After the success of 2014's Godzilla reboot, the Warner Bros monsters get their own franchise,...

Viceroy's House Movie Review

Viceroy's House Movie Review

Filmmaker Gurinder Chada (Bend It Like Beckham) draws on her own family history to explore...

Trespass Against Us Movie Review

Trespass Against Us Movie Review

With an extra dose of attitude and energy, this Irish comedy-drama hits us like a...

Logan Movie Review

Logan Movie Review

Hugh Jackman returns to his signature role one last time (so he says), reuniting with...

Patriots Day Movie Review

Patriots Day Movie Review

The third time's a charm for Mark Wahlberg and director Peter Berg, who previously teamed...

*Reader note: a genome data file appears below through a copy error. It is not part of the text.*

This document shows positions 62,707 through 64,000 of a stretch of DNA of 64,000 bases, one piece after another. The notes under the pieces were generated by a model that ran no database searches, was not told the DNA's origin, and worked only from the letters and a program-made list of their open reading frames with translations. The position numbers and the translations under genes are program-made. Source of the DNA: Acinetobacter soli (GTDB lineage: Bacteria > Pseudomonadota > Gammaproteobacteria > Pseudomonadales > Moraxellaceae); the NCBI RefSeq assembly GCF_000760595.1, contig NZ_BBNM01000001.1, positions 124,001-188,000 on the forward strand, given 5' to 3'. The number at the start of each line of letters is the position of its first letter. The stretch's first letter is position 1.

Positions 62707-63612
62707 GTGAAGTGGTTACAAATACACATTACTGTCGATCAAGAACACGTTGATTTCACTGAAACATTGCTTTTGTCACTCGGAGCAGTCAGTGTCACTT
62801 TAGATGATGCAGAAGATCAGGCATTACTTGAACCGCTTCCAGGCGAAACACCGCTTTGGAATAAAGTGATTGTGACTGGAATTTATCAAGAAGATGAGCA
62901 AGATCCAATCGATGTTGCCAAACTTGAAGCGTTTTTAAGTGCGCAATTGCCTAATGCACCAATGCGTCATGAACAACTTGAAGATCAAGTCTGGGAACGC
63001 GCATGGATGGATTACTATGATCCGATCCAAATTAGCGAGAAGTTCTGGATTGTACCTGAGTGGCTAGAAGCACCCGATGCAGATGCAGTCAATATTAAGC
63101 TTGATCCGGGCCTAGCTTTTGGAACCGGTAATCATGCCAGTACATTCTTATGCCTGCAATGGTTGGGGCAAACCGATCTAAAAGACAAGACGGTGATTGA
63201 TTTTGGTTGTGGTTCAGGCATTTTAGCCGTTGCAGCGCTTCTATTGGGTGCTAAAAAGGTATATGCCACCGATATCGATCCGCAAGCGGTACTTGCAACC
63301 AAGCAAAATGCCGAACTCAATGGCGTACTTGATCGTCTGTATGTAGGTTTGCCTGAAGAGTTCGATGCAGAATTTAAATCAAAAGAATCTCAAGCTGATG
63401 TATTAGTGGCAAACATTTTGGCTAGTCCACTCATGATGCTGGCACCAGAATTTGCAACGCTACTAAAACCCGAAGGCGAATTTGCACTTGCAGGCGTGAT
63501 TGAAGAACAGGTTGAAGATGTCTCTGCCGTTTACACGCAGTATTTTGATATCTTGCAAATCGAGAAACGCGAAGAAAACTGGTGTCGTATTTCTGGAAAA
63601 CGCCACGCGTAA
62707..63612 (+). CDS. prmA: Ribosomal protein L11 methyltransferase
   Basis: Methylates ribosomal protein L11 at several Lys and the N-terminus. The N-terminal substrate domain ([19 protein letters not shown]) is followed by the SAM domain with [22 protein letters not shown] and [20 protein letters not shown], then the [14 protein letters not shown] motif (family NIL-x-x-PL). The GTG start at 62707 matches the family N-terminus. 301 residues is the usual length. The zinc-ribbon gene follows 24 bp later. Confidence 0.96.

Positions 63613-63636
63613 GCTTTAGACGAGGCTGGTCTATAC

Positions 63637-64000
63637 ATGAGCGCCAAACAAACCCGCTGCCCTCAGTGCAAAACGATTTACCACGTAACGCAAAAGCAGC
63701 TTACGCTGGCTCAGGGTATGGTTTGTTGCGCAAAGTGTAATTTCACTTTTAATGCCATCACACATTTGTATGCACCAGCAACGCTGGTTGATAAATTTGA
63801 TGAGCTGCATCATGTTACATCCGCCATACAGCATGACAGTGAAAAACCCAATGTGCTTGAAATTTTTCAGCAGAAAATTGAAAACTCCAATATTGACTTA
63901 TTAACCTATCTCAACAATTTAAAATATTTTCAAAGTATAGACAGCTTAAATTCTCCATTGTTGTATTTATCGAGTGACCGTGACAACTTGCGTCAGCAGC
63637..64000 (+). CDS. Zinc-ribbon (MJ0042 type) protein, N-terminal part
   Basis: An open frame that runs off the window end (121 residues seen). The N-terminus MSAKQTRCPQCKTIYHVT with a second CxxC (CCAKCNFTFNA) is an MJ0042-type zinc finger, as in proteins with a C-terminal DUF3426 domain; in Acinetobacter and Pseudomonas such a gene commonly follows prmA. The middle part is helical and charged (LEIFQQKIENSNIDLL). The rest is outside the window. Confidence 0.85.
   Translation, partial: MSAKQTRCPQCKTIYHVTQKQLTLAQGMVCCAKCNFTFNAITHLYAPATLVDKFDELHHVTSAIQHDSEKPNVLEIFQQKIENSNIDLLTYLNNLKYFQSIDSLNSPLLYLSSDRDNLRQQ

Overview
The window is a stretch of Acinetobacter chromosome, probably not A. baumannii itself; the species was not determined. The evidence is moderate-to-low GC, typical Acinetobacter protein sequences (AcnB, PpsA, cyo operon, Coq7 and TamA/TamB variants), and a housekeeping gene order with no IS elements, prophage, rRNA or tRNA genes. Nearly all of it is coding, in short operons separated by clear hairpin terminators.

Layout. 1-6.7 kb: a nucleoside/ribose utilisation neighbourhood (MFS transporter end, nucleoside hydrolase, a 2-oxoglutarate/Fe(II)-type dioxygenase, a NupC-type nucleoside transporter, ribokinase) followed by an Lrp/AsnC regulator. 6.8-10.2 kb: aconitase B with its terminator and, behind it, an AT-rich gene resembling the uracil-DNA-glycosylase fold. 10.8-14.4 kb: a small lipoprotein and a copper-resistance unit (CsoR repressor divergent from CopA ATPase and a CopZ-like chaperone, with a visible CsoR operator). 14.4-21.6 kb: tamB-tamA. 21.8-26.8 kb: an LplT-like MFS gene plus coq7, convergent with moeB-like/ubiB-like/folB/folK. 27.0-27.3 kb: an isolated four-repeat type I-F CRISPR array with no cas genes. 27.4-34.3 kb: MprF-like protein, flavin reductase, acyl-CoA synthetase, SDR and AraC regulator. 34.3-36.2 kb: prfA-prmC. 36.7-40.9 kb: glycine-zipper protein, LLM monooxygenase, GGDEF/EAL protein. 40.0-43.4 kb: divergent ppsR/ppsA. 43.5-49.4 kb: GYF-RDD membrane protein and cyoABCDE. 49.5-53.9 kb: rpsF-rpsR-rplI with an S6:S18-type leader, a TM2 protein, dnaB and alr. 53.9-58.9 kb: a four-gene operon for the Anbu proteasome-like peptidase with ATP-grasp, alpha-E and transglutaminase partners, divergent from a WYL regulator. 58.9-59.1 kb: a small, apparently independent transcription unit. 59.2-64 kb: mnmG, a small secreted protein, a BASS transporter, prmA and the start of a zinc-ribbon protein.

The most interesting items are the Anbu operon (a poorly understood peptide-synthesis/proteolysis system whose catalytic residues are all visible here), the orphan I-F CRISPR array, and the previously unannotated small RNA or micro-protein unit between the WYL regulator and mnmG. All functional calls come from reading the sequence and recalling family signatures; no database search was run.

A Cure for Wellness Movie Review

A Cure for Wellness Movie Review

It's no surprise that this creep-out horror thriller is packed with whizzy visual invention, since...

Advertisement
Artists
Actors
    Filmmakers
      Artists
      Bands
        Musicians
          Artists
          Celebrities
             
              Artists
              Interviews
                musicians & bands in the news
                  actors & filmmakers in the news
                    celebrities in the news

                      Go Back in Time using our News archive to see what happened on a particular day in the past.